Neil K. Dawe1, Michaela Waterhouse2, AND Edward L. Nygren3
1Canadian Wildlife Service, retired; corresponding author; 5421 Robertson Road, Delta, B.C. V4K 3N2; email: email@example.com
2Min. Forests, Lands, Natural Resource Operations and Rural Development, 200640 Borland St., Williams Lake, B.C. V2G 4T1;
33415 Garden Drive Vancouver BC V0A 1H0; email: firstname.lastname@example.org
Abstract: In 1981, we conducted a preliminary study of nesting waterbirds on 31 lakes and wetlands on the east coast of Vancouver island and in the Alberni valley of the mid-Vancouver Island region. Data were gathered on the numbers of waterbirds using the wetlands, along with numbers of indicated pairs and young they produced. Data on the wetland characteristics, including chemical and physical attributes, as well as vegetation, invertebrates, and sundry species using the wetlands such as fish, amphibians, reptiles, and mammals, were recorded. Optimum responses by the waterbirds to these wetland characteristics were determined: wetland depth and dissolved oxygen levels were significantly related to the species data. A comparative waterbird survey was repeated in 1996. We found 11 waterbird species using the wetlands in both 1981 and 1996, eight of which were breeding species in 1981 and seven in 1996. Total numbers of adult birds were about the same in both years, as were the total numbers of indicated pairs. The 216 young we observed in 1996 were significantly higher than the 119 young counted in 1981. Comparisons were made with waterbird use of lakes and marshes in the Cariboo Parklands. We concluded that waterbird nesting habitat on Vancouver Island may be significant for some species in these disjunct populations, particularly in light of the potential impacts of climate change on interior populations. Additional studies of a larger number of Vancouver Island wetlands are needed to reveal their true value to the maintenance of avian biodiversity in British Columbia.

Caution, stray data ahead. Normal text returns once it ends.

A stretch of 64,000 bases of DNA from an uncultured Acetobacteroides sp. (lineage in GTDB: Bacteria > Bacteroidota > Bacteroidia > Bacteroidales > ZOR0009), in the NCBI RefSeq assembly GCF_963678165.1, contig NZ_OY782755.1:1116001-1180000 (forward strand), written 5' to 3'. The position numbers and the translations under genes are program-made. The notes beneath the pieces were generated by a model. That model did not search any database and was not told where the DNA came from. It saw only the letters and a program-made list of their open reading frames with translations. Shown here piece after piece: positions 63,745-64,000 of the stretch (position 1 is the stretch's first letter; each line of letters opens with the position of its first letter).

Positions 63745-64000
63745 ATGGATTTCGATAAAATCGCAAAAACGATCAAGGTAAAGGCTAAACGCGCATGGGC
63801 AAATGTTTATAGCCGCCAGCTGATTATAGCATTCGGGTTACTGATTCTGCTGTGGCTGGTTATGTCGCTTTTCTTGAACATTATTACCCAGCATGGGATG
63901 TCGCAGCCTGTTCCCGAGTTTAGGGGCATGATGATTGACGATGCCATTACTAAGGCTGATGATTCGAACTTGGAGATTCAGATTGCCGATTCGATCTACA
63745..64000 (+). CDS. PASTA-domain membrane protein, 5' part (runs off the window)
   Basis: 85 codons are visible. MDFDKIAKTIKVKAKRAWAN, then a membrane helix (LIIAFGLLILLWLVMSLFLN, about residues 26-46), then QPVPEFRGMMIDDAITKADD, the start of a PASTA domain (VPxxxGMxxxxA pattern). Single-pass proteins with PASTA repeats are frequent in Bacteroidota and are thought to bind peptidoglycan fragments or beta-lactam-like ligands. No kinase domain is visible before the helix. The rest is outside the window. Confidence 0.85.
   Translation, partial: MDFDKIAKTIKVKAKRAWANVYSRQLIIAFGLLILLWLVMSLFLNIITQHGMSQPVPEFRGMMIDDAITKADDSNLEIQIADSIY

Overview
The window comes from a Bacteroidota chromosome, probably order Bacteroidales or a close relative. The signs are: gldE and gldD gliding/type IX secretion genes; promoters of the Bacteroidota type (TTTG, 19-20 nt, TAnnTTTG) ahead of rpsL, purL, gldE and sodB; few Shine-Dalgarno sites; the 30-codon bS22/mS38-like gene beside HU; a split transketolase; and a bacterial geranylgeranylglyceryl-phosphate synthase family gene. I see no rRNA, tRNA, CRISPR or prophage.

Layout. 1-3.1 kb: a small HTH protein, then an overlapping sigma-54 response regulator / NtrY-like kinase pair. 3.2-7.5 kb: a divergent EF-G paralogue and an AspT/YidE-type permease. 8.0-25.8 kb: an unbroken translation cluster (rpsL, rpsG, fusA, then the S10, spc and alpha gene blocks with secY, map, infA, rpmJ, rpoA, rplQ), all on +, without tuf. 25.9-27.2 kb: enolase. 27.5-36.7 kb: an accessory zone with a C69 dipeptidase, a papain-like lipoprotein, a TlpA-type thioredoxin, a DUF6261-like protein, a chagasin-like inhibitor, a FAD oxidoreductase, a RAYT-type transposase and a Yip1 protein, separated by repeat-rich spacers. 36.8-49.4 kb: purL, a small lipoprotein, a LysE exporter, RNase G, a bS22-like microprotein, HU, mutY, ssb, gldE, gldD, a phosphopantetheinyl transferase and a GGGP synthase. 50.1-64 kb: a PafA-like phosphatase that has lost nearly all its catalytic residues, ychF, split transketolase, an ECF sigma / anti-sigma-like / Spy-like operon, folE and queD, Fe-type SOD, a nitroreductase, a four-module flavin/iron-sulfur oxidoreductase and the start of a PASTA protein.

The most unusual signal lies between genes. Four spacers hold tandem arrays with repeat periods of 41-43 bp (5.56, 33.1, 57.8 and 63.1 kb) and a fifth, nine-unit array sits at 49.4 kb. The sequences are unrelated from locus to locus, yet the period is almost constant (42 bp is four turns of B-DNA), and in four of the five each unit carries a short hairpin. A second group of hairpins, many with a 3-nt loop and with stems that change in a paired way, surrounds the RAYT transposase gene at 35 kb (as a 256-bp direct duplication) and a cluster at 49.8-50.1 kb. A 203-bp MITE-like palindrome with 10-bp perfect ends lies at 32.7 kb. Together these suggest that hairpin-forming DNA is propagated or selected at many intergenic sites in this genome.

Key words: Aix sponsa, Anas discors, Anas platyrhynchos, Blue-winged Teal, Branta canadensis, breeding, Canada Goose, Common Loon, Common Merganser, Gavia immer, Hooded Merganser, lacustrine, Lophodytes cucullatus, Mallard, Mergus merganser, nesting, palustrine, Pied-billed Grebe, Podilymbus podiceps, Vancouver Island, waterbirds, waterfowl, wetlands, Wood Duck.
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